The code you write as a program is a series of steps that a computer can follow to give the solution to a particular problem. During this processing done by the computer, at some stages, you find the need to store some data temporarily to process it later. You might use it to store the current situation of the program. You might direct the input from the user into a temporary memory location. This is where the concept of variables comes in.
What is a variable?
A variable is a location in the memory (memory means RAM) where you can store temporary data. I hope you already know the concept of RAM. It stores temporary data which vanishes as soon as the power supply is discontinued. Right? By declaring a variable in your program, you actually reserve a location in the memory where your program will store data. That data will vanish as soon as your program exits or just un-reserves the previously reserved memory location.
RAM and Processor?
This is somehow not related to the topic but I thing if you understand this concept here, you will know how efficient your program is. An efficient program is the one which uses less RAM and less processor. I previously told you that the program you create is actually a list of steps that a computer will follow. By following, we actually mean the processing computer has to do. It means that more the number of steps you ask the computer to perform, the more processor (processing power) it will use. Similarly, the number of variables you declare determine how much RAM your program uses.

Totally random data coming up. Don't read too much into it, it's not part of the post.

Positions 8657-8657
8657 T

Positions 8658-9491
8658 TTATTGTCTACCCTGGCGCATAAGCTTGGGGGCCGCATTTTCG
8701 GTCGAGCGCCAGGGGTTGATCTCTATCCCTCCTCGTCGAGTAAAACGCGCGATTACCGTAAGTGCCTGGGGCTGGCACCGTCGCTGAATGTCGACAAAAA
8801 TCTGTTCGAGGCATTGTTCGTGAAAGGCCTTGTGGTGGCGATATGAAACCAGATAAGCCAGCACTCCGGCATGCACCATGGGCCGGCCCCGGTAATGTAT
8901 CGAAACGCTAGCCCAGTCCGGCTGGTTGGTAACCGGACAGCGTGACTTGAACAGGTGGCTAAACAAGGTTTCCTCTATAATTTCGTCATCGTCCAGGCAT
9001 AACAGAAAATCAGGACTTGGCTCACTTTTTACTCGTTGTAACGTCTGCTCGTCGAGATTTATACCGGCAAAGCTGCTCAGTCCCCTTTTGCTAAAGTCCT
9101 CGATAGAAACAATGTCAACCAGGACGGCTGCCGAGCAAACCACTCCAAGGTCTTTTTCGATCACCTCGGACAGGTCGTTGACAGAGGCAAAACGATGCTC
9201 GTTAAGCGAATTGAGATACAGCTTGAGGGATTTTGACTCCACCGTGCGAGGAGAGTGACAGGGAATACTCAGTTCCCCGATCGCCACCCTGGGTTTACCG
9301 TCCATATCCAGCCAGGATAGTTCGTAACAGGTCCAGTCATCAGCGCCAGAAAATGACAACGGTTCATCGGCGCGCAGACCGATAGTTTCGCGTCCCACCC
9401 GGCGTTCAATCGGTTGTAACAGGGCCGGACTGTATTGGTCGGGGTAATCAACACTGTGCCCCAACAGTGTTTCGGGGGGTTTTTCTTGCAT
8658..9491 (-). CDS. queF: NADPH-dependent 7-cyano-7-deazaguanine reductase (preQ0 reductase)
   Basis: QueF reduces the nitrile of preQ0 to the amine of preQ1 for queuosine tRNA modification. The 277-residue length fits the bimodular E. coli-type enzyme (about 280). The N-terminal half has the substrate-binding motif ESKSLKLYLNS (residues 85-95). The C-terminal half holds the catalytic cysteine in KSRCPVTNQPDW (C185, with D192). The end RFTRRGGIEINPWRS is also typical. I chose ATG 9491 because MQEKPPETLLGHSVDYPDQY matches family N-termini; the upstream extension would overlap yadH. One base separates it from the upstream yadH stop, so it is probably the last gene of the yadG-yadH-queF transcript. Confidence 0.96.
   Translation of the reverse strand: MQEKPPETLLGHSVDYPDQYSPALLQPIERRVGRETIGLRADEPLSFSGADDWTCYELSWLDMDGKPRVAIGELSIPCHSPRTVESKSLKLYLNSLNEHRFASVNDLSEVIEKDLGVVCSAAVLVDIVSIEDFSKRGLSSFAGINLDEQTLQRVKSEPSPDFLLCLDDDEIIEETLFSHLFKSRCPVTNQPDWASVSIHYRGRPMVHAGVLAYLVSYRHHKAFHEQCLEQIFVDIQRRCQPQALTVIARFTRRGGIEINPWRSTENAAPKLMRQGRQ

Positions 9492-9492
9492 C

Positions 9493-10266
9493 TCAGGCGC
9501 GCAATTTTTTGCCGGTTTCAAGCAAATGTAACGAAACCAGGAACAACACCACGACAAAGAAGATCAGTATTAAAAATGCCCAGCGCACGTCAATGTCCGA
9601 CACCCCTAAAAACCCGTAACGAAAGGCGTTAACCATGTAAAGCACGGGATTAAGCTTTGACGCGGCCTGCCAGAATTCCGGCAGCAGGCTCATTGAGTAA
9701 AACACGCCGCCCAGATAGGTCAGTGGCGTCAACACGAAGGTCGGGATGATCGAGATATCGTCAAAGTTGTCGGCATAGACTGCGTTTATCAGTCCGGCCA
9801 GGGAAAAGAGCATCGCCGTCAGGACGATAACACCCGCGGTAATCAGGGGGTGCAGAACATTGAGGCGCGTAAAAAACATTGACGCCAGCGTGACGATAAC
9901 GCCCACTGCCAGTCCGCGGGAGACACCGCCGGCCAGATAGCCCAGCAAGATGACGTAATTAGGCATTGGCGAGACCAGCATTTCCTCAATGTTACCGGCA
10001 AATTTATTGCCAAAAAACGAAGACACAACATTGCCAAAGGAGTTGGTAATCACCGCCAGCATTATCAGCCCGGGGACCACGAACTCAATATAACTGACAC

A program illustrating this is shown below:
- Variable name should not contain a space.
- Variable name con not contain a special character except underscore _ or a dollar sign $
- Variable name can not be a reserved word. Words like int and String are reserved words because they have a pre-defined meaning in java. You can not give another meaning or store values in them. Reserved words are also known as keywords. For a list of all Reserved words in java, see this https://en.wikipedia.org/wiki/List_of_Java_keywords
- Variable names are case sensitive. It means that Var and var are different from each other and can be used separately. This is illustrated in the following example:
If the name you choose consists of only one word, spell that word in all lowercase letters. If it consists of more than one word, capitalize the first letter of each subsequent word. The names gearRatio and currentGear are prime examples of this convention. If your variable stores a constant value, such as static final int NUM_GEARS = 6, the convention changes slightly, capitalizing every letter and separating subsequent words with the underscore character. By convention, the underscore character is never used elsewhere.
Variables are also classified as Instance Variables, Class Variables, Local Variables and Parameters. You will learn about this classification later when you will reach the Object Oriented Programming (OOP) section. However, you can get information about them at https://docs.oracle.com/javase/tutorial/java/nutsandbolts/variables.html